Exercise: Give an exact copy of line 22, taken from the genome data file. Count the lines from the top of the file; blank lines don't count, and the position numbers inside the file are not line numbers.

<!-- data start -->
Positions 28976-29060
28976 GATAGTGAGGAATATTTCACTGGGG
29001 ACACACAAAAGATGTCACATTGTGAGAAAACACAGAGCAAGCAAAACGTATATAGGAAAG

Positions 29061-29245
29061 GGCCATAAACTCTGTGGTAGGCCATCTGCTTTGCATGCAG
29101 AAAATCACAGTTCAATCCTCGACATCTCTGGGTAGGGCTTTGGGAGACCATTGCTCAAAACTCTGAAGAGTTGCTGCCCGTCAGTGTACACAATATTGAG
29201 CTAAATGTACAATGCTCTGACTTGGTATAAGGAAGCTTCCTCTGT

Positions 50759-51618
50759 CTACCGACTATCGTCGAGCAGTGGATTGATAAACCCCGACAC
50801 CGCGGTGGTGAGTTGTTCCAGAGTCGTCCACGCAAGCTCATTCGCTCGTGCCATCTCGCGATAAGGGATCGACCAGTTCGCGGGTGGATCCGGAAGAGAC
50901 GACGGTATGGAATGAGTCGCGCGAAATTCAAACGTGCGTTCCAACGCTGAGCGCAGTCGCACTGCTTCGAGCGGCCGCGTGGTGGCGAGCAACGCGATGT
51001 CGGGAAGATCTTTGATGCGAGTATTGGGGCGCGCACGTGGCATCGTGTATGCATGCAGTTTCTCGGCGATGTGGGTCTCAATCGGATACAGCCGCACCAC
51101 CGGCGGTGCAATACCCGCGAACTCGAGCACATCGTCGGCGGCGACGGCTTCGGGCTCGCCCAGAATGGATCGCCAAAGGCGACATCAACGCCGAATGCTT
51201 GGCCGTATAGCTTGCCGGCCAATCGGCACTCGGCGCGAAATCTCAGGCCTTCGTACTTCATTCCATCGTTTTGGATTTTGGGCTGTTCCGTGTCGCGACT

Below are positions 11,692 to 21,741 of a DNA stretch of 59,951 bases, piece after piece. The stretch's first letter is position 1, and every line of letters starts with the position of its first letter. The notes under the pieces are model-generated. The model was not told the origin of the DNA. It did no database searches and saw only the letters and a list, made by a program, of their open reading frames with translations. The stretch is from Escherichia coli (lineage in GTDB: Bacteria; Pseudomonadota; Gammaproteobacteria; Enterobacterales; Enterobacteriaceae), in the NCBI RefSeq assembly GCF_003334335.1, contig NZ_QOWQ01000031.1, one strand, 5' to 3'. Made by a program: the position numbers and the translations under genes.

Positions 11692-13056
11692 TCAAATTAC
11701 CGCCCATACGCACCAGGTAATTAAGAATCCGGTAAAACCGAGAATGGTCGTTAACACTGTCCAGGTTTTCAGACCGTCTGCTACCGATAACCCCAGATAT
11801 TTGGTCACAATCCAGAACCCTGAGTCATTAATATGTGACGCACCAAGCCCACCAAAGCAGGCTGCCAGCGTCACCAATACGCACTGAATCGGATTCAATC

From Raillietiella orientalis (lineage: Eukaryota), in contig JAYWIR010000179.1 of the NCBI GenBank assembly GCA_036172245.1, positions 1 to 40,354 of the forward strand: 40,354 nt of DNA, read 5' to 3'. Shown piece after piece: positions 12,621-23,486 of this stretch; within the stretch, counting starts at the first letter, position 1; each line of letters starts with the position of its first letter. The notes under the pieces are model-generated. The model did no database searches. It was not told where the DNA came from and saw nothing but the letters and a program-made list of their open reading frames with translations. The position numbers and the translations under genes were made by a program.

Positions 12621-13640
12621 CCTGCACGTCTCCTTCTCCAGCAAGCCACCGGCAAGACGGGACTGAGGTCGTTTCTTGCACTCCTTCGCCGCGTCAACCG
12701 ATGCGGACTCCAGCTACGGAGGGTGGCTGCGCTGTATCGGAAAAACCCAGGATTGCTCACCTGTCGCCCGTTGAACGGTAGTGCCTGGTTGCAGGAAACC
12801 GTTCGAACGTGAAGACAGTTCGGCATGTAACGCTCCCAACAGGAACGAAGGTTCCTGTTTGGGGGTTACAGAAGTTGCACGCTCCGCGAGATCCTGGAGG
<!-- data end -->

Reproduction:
12621 CCTGCACGTCTCCTTCTCCAGCAAGCCACCGGCAAGACGGGACTGAGGTCGTTTCTTGCACTCCTTCGCCGCGTCAACCG